More after the break here


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Published by Dave Kile [dkile] on 2012/7/24 (1243 reads)


Tyler Hughen, Kahlil Hudson and Alex Jabonski of Finback Films have taken on a fly fishing film project and looking for some help to complete the project. Their letter below shares their plans. More details about the project can be found on Kickstarter.

Dear Friends,

As many of you know Low & Clear has been a labor of love that’s been a long time in coming to fruition. It has always been a very personal project, and one we’ve had a hard time letting go of creatively.

The good news is, the film is done and we want to share it, however, there are significant costs associated with releasing a film of this caliber, and we are flat broke. Up to this point we have self funded the shooting, editing, music composition, sound mix and professional color correction that has allowed us to produce the HDCAM that has been screening at film festivals.

Moving forward, we have set our goal for exactly what we need to release and self-distribute the film on DVD and Itunes.

We want to be as transparent as possible, here’s what we need the money for:

MUSIC LICENSING: $11,500. [This is far and away our biggest fundraising challenge. The film is filled with original score by Doug Major, but there are a handful of songs that we cannot live without. These licensing fees are what we have to pay to the recording artists to use their songs.]

DVD AUTHORING: $1,150

DOLBY 5.1 SURROUND MIX: $1000 [Sounds great, but also a requisite for acceptance to iTunes streaming.]

DVD GRAPHIC DESIGN: $250

iTUNES HD FILE PREP AND SUBMISSION FEE: $1,600

Total: 15,500

If you’re unfamiliar with Kickstarter–HERE’S HOW IT WORKS. If you choose to pledge an amount–a hold is put on your card with Amazon for that amount. If our target goal is reached by the end of the 30 day campaign, your card will be charged and your reward will be shipped. If we don’t hit our goal, nobody’s card will be charged, and the project will not be funded. Basically it’s all or nothing!

We’ve brought the film a long way – we premiered at SXSW, where we won an Audience Award and the film continues to screen at prestigious film festivals around the world including Hot Docs, Camden International, True/False, Dallas International, and Telluride MountainFilm, and upcoming film festivals we’ll be announcing soon.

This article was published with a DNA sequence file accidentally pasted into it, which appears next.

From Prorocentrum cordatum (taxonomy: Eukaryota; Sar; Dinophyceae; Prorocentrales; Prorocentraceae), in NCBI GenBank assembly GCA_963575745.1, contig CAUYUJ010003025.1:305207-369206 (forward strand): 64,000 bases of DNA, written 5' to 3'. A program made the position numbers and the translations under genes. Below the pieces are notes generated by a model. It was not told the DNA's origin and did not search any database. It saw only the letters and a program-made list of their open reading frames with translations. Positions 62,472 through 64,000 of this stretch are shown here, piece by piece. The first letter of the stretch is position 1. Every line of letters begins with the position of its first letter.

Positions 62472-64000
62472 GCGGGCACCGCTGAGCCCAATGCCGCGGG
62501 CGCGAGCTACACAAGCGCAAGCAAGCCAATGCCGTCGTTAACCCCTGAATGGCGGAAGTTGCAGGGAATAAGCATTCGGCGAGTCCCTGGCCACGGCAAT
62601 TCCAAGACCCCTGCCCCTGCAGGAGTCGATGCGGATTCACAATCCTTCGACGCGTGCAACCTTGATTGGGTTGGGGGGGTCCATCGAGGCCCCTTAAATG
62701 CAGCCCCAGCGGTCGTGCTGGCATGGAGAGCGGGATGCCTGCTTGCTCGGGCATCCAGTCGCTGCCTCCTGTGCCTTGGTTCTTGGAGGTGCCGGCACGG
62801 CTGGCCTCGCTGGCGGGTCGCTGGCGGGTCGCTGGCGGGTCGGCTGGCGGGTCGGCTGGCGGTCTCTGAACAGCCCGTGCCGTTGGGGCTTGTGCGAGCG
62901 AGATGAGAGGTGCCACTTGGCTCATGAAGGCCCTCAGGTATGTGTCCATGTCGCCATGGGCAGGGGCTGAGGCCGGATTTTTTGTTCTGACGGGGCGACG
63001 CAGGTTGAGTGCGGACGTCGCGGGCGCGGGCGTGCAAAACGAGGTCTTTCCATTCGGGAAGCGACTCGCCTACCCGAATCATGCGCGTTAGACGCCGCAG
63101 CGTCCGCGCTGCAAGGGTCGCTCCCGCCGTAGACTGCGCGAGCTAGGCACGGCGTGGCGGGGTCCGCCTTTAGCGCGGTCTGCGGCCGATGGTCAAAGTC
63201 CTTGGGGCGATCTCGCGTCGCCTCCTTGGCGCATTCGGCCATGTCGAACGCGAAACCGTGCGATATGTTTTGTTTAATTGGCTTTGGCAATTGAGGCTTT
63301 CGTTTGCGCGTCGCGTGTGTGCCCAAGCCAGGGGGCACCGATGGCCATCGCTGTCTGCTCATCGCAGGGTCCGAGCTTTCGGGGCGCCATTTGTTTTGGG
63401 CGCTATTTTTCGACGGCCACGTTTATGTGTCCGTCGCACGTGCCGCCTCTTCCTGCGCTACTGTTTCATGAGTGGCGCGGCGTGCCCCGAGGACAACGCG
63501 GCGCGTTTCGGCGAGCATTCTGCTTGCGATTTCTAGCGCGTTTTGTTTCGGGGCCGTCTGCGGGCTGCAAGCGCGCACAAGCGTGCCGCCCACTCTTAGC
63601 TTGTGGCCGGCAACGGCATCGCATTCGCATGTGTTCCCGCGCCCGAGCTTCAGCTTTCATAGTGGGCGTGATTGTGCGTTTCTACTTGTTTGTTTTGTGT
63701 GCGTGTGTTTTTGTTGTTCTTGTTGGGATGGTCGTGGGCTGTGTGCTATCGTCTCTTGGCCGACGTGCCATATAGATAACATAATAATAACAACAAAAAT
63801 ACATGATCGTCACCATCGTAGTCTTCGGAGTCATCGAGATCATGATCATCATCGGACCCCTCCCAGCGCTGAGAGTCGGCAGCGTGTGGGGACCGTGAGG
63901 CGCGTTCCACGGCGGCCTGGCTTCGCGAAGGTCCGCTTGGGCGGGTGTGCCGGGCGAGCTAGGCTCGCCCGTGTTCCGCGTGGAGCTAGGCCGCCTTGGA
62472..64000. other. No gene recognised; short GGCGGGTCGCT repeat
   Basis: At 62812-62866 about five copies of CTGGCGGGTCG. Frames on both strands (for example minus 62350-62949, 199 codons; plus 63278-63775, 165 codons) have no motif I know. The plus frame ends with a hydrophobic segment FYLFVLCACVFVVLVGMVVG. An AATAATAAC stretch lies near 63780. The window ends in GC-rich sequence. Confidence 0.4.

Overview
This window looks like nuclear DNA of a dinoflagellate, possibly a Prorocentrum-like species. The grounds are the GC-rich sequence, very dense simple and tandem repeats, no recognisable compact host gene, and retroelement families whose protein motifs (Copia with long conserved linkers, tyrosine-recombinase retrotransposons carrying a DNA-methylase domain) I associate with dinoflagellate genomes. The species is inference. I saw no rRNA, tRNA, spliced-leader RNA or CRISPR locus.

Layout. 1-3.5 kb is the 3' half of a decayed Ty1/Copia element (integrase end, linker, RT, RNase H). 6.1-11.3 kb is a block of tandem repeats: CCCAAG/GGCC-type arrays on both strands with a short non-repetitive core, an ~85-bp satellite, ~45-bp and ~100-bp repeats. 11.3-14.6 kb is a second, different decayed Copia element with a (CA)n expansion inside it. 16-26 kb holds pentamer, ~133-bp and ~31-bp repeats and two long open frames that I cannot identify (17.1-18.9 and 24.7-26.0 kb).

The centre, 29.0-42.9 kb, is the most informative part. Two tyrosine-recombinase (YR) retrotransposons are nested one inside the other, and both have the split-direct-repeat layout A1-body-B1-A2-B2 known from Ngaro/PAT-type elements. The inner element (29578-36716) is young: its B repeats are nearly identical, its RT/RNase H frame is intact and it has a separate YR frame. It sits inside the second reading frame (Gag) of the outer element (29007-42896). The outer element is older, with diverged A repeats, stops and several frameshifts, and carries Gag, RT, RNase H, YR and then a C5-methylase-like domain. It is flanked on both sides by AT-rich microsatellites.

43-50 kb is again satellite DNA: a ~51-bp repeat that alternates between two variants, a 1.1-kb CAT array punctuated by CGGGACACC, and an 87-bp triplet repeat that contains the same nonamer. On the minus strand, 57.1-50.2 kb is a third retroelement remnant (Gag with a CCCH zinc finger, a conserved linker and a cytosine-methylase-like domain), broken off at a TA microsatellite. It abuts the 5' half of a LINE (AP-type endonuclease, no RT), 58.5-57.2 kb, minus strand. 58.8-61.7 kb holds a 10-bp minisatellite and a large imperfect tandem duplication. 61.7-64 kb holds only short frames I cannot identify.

People from all walks of life have been connecting with Low & Clear, and some nice reviews can be found here, here and here.

Our biggest goal is to get DVD’s out asap to the fans that have been patiently waiting. If our kickstarter campaign is successful, Low and Clear will be widely available–but reserving a copy now will put the first print run in your hands. Needless to say, the support is more than appreciated. We’ve poured our heart and souls into making this film, funded it by selling cars and maxing out credit cards, and with your help we hope to share this film with as many folks as possible.

Thanks for your time,

Tyler Hughen
Kahlil Hudson
Alex Jabonski

www.lowandclear.com
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Published by David Weaver [Fishidiot] on 2012/6/12 (1879 reads)
This year will be the tenth annual Pennsylvania Fly Fishing Heritage Day and will be held at the pavilion at Allenberry Resort as in the past. I’ve attended most of these over the years either as a spectator or vendor and always look forward to it.

Bob ClouserThe event helps raise funds for the Pennsylvania Fly Fishing Museum Association. The PFFMA holds the most extensive collection of fly fishing memorabilia in the state including many of the artifacts and personal papers of our state’s legacy anglers such as Vince Marinaro. The PFFMA currently has a display of some of this collection a short walk up the Allenberry complex in Fairfield Hall. This display also includes a cabinet telling the story of the famous Penn State Fly Fishing Course and George Harvey’s unique legacy. If you’re an “alumnus” of this course, seeing the display ought to make for a nice trip down memory lane.

The event runs 8:30am to 4pm and includes over seventy vendors and speakers conducting casting and fly tying demos as well as vendors selling old used gear and books, art, as well as more bamboo rod vendors this year. I’ve found many a good deal on old equipment, especially older books and fly reels over the years. Underwater Oz will be conducting a video presentation; Ye Old Colonial Angler will be there too….in addition to many other events. Cost is $8 (kids free) or you can pre-register online for $12 and enjoy a buffet lunch as well.

If you've never seen this event, by all means check it out this year. Hope to see yuh there.
Hit the link below for more info or to register: http://www.paflyfishing.org/heritage_12.html

Dave W
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Published by Dave Kile [dkile] on 2012/5/7 (3270 reads)
Throughout the year trout feed a disproportional amount of the time under the water. For me even during a recent sulphur hatch on Spring Creek trout were not rising and could be seen actively feeding below the surface. George Daniel's book, Dynamic Nymphing, offers an extensive look at tactics and strategies that get to the heart of subsurface nymph fishing.

Dynamic NymphingI enjoy all the puzzles that fly-fishing provides and always appreciate ways to overcome those challenges. George shares the best of these techniques in solving many of these trials with his book in a wonderful format of instruction, photography and sketches for some of the best approaches to nymph fishing.

A range of chapters provide: a nymphing systems overview, riggings, casting techniques, tight-line tactics, fly patterns, small streams, challenging locations and much more.

Anglers not as familiar with all aspects nymph fishing or looking to extend their subsurface skills will quickly enjoy all facets of this book.